Dr Matthew Lam has been working hard to demonstrate the full flexibility and wide-reaching potential of the Liqui-Pellet. There are many other published papers about Liqui-Pellet technology by Dr Lam. While this case study examines the enhanced release rate of naproxen using sodium bicarbonate as a functional excipient for controlled release, there are other papers which demonstrate the Liqui-Pellet's design potential for sustained release.
There are also papers which outline Dr Lam's experiments which have shown far faster dissolution rates, including 100% of the drug in just 15 minutes using Liqui-Pellet technology.
The Caleva Multi Lab has been a vital instrument throughout Dr Lam's Liqui-Pellet research.
View other papers that Dr Matthew Lam has published about Liqui-Pellets while using the Caleva Multi Lab.
What Dr Matthew Lam said about the CML
When asked about his experiences using the Caleva Multi Lab, Dr Lam gave the following testimonial:
"[The] Caleva Multi Lab was an important instrument during the initial development of Liqui-Pellet technology, an emerging next generation oral dosage form. The machine has multifunction such as mixing, extruding and spheronizing in a single package that is simple to operate. Although there are different types of approach in extruding, the extruder in the Caleva Multi Lab is excellent as it works well with the spheroniser to produce uniform size pellets. This is due to the well design friction plate and capability to adjust the spheronizing speed, which can be set to be very fast. I find not all pelletizer offer such high speed of spheronization."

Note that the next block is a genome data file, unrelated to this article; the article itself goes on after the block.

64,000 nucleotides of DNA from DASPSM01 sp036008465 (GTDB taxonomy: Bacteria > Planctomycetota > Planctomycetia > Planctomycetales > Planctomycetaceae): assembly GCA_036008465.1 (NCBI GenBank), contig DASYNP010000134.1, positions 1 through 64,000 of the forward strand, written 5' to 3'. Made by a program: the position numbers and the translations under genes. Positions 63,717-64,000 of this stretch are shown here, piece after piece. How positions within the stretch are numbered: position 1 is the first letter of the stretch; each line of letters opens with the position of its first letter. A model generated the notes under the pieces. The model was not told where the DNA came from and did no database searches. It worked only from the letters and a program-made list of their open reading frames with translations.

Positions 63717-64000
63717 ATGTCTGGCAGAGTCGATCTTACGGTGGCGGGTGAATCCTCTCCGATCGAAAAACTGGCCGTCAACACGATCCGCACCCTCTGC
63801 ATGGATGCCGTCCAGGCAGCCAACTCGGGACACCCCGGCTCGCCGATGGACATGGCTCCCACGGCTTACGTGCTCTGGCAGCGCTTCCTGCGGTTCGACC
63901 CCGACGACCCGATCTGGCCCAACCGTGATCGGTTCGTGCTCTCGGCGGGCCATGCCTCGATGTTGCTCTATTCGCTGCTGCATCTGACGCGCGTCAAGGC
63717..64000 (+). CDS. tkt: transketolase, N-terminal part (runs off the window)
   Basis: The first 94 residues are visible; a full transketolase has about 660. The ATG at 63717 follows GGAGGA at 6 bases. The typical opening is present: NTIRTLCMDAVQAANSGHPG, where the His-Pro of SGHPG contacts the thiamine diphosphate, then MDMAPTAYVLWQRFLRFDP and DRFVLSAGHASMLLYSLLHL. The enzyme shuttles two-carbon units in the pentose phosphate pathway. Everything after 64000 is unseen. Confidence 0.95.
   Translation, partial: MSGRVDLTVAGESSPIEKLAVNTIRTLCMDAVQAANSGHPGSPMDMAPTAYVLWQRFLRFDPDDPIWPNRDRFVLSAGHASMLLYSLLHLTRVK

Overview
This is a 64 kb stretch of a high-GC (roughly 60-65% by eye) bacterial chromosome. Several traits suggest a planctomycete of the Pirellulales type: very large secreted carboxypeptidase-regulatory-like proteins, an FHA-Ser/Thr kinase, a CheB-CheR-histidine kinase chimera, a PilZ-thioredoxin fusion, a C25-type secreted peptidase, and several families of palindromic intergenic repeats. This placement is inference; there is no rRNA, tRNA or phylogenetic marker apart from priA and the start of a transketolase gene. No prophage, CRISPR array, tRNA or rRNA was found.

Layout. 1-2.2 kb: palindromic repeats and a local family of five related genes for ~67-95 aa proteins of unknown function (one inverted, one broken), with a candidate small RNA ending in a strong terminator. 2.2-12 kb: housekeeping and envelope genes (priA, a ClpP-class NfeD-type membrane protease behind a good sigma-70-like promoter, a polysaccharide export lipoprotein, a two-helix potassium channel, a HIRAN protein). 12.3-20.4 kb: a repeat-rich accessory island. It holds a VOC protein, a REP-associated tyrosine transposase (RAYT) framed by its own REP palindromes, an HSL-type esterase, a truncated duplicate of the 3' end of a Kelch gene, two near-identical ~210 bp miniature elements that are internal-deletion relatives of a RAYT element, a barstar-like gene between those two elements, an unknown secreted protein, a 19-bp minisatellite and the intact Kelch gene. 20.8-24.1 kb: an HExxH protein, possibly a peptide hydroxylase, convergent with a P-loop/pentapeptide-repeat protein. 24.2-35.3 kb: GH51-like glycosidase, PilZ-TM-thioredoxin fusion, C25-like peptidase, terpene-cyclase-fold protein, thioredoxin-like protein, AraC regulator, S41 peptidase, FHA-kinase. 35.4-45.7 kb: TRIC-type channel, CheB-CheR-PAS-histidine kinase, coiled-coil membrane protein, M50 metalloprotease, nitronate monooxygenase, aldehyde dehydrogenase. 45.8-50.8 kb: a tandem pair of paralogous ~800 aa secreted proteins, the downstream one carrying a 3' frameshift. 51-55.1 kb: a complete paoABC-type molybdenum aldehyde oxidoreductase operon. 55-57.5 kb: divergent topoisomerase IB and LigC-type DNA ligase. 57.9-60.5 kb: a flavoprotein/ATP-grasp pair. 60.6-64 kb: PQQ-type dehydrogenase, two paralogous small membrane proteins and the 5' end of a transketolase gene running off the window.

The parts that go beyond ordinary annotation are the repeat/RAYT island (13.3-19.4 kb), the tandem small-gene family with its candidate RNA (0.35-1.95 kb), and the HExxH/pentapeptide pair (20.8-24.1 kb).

Caleva Multi Lab
The Caleva Multi Lab has been instrumental in the initial development of Liqui-Pellets and subsequent studies to demonstrate the feasibility of this new oral dosage form.
With the ability to process powder into pellets in under 15 minutes, the Caleva Multi Lab is ideal for research and development facilities as well as educational settings; Mix, extrude and spheronize wet mass formulas with one convenient, bench-top machine and complete multiple iterations in a single day.
Suitable for use in a wide range of industries including pharmaceutical, nutraceutical, catalyst, chemical, cosmetic, food, agriculture, aquiculture, ceramics and more – discover how the Caleva Multi Lab is being used to further research globally in our Published Papers section.
Lam, M. and Nokhodchi, A., 2022. A Novel Application of an Effervescent Agent in Naproxen Liqui-Pellets for Enhanced Drug Release. DISSOLUTION TECHNOLOGIES, 29(2), pp.94-101. http://dissolutiontech.com/issues/202205/DT202205_A04.pdf